Review: Netflix's 'Fyre' vs. Hulu's 'Fyre Fraud'

Netflix and Hulu just released competing documentaries about the well-known Fyre Festival scam of 2017. “Fyre: The Greatest Party That Never Happened” on Netflix and “Fyre Fraud” on Hulu were released just days apart, Hulu’s preceding Netflix’s version. 

The two streaming services took different approaches to the subject matter in the interviews they filmed and the way the documentary was edited. I think that Netflix’s take was more like an advertisement for the festival’s failure, while Hulu investigated the bigger reasons for why it was such an utter disappointment. 

For those who aren’t familiar with this event, Fyre was supposed to be an extravagant, elite music festival on a private island in the Bahamas. But it ended up being an absolute disaster. 

Entrepreneur Billy McFarland and rapper Ja Rule, the founders of Fyre, promised festival-goers an over-the-top experience of partying with supermodels, swimming with pigs, riding on watercrafts, etc. But the guests were in for an unpleasant surprise when they landed on the island. Everything that was promised was a sham; some people were not even provided necessities like food and water. 

From the posts I saw on social media before watching either of these documentaries, I knew that Hulu had an interview with Billy McFarland, the mastermind behind the rip-off, while Netflix did not. I assumed because of this one interview “Fyre Fraud” was sure to be the superior of the two films. But I don’t think that this exclusive added much.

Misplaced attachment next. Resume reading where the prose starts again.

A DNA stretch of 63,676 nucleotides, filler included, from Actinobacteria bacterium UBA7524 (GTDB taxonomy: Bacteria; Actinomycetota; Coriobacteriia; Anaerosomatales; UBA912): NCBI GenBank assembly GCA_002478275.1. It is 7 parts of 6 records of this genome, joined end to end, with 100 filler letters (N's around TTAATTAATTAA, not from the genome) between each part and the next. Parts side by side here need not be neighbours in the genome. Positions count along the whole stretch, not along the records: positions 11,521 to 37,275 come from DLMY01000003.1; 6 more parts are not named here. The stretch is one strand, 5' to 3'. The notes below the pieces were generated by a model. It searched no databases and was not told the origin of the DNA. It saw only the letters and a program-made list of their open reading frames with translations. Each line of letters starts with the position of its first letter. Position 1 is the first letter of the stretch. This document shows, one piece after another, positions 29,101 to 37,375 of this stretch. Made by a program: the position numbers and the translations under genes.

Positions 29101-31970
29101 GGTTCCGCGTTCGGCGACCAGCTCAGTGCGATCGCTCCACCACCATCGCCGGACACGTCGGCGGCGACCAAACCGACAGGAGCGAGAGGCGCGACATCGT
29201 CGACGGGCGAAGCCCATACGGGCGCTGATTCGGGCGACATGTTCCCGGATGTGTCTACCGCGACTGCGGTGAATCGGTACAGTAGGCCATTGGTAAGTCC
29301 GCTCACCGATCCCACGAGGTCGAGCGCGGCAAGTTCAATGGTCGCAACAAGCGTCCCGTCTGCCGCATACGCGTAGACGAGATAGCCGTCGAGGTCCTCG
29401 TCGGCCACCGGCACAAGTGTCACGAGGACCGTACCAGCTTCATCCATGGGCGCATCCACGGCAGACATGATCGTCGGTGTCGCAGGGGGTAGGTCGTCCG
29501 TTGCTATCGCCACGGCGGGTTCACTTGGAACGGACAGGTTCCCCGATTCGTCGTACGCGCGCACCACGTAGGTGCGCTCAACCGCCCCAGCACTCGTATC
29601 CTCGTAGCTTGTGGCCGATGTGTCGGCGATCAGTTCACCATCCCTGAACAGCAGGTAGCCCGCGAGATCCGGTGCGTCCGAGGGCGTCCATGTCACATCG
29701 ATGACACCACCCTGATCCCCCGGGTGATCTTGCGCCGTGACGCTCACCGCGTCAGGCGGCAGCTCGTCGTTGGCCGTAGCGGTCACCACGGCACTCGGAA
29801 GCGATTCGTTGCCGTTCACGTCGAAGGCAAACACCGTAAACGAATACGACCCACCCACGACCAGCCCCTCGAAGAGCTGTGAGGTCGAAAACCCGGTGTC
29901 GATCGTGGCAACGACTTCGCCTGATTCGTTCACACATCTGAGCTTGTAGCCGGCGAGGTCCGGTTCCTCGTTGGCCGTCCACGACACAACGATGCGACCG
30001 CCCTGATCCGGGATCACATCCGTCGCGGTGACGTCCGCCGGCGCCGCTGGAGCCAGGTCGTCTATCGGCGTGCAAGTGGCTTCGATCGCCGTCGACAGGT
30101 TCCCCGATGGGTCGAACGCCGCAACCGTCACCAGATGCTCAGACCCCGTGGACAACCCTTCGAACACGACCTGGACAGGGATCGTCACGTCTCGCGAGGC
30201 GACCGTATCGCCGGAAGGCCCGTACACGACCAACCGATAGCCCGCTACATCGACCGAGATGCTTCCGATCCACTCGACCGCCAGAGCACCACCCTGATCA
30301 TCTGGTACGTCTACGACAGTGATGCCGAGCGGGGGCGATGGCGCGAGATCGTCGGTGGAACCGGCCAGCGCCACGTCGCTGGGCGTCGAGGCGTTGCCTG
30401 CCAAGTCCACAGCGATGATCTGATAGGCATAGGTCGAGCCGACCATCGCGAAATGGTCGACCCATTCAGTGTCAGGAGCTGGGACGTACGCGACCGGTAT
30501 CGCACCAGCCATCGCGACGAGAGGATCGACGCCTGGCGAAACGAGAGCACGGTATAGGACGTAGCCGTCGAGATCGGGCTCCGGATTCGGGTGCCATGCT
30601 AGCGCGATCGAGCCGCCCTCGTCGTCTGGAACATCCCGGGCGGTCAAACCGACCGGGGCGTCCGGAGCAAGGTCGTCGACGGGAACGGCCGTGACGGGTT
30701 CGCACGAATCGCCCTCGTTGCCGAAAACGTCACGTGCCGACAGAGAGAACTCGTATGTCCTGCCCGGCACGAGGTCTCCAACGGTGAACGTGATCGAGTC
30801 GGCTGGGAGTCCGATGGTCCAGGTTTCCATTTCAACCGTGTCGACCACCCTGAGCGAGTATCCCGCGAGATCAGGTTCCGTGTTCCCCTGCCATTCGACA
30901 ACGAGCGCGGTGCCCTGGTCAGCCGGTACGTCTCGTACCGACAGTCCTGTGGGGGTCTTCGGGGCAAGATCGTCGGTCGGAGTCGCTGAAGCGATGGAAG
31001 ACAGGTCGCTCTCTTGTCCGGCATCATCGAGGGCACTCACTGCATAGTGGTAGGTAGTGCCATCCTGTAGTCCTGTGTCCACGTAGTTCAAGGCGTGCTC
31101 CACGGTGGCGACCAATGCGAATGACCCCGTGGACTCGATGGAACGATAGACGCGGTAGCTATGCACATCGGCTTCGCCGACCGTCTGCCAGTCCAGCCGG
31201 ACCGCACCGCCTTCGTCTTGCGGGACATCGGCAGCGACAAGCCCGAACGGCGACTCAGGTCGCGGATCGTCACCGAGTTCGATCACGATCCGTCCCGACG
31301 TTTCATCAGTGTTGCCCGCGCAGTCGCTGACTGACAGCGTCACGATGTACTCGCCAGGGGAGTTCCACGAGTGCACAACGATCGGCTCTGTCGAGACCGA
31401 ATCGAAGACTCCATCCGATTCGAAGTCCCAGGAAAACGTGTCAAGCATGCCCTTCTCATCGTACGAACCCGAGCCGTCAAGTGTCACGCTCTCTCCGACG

McFarland was vague enough during the interview that what he said added almost no substance. We heard from other interviews that the reason why he could get money from investors so easily was because he was so good with words. But that was not apparent in the interview: He was uncomfortable and not relatable. I think the interview did more to hurt McFarland’s image and Hulu’s film.

Hulu took a more comical approach, and I think they did this because in our society people find humor in an influencer’s misfortune. This idea of an "influencer" and how that played a huge part in the Fyre failure is something that Hulu really delved into. 

The new job market of a social media influencer has rocketed in recent years with technology improvements, and for the most part, influencers were the only ones who were attending the festival. 

We think they live this "perfect" life that is portrayed on Instagram and Twitter, so it makes the average person laugh to see that the VIP vacation influencers paid tens of thousands to attend was fake. 

Netflix played a lot of the footage from the advertisements for Fyre, like the ones of the supermodels on the beach, swimming with sharks and all the lavish things that were promised to people. They took a step-by-step approach and pointed out where exactly everything went wrong and why.

After watching both documentaries I still found myself with questions. What happened to the Bahamians who spent months working day and night? Did they ever get paid? Why was Ja Rule not blamed as well? How were so many people involved and somehow this scheme still played out? I guess we’ll never know. 

But as for which film I would ultimately recommend watching: Netflix trumped Hulu on this one. 


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